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A version that actually works with the book's evaluator implementation:

 (assert! (rule (before ?x ?y) 
                 (lambda (s1 s2) 
                     (define (list->string s) 
                             (map symbol->string s))) 
                     (string<? (list->string s1) (list->string s2))) 
 (assert! (rule (lives-near ?person-1 ?person-2) 
             (and (address ?person-1 (?town . ?rest-1)) 
                  (address ?person-2 (?town . ?rest-2)) 
                  (before ?person-1 ?person-2)))) 
 ; Tests: 
 ;;; Query input: 
 (lives-near ?x ?y) 
 ;;; Query results: 
 (lives-near (aull dewitt) (reasoner louis)) 
 (lives-near (aull dewitt) (bitdiddle ben)) 
 (lives-near (fect cy d) (hacker alyssa p)) 
 (lives-near (bitdiddle ben) (reasoner louis)) 

The problem with this approach is that it changes the rule to say that (lives-near ?x ?y) is only true if they live in the same town and the first name comes before the second alphabetically, which can cause problems with queries where only one name is left unspecified. As an example, take this query:

 ;;; Query input: 
 (lives-near ?person (Bitdiddle Ben)) 
 ;;; Query results: 
 (lives-near (Aull DeWitt) (Bitdiddle Ben)) 
 (lives-near (Reasoner Louis) (Bitdiddle Ben)) 

Changing the definition of lives-near will change the result to the following:

 ;;; Query input: 
 (lives-near ?person (Bitdiddle Ben)) 
 ;;; Query results: 
 (lives-near (Aull DeWitt) (Bitdiddle Ben)) 

Since "Reasoner" comes after "Bitdiddle" alphabetically, the second result no longer satisfies the rule.


 because all the answers satisfy the rule. 
 we can sort the person in alphabetic order, then get only one pair.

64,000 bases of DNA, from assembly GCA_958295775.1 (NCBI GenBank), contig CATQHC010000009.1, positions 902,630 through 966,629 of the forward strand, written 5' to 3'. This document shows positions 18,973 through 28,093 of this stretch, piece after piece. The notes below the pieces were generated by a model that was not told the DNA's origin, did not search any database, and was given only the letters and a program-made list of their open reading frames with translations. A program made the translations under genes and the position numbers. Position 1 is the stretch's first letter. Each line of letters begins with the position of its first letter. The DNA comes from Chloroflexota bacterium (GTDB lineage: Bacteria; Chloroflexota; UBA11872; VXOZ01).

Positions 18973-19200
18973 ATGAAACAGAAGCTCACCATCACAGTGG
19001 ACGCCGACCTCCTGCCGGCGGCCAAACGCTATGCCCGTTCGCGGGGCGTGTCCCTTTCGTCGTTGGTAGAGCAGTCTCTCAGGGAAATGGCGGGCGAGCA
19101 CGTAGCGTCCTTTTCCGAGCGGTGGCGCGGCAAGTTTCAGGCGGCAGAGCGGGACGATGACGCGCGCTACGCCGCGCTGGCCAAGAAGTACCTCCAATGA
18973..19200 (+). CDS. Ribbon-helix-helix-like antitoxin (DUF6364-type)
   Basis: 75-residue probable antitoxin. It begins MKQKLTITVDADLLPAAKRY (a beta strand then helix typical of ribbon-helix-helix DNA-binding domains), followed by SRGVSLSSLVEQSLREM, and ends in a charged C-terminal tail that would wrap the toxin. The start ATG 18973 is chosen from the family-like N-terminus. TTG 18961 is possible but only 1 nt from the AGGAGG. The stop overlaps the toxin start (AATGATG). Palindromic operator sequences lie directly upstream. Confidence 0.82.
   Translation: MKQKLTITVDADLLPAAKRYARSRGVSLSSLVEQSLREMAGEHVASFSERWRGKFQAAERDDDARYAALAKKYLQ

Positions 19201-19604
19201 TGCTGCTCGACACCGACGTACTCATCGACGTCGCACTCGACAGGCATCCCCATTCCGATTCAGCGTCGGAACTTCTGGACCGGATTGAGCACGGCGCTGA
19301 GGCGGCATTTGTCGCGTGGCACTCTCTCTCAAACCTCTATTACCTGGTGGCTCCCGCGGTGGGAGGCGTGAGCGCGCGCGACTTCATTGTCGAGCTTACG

(define (person->string person) 
   (if (null? person) 
       (string-append (symbol->string (car person)) (person->string (cdr person))))) 
 (define (person>? p1 p2) 
   (string>? (person->sring p1) (person->string p2))) 
 (assert! (rule (asy-lives-near ?person1 ?person2) 
                (and (address ?person1 (?town . ?rest-1)) 
                        (address ?person2 (?town . ?rest-2)) 
                        (lisp-value person>? ?person1 ?person2))))  


It seems that you cannot have a "lives-near" function that satisfy both: 1. doesn't print both pair (x y) and (y x) 2.worked both with query (x ?any) and (?any x)

Here is the reason: when 1. is preserved (e.g. (x y) is chosen), that means the other one (y x) doesn't satisfy the query, thus one of (x ?any) and (?any x) will be dropped.

when 2 is preserved, there is no reason for you to choose which one to drop in (x y) and (y x), even you cannot find they are the same one (in terms of meaning), unless using some built-in method to keep saving pairs that have been found during the evaluating.

in general case, to implement this feature, we need some kind of method that find a group of sentences that are the same in terms of meaning. It could be very hard because it's almost like the provable problem in pure math.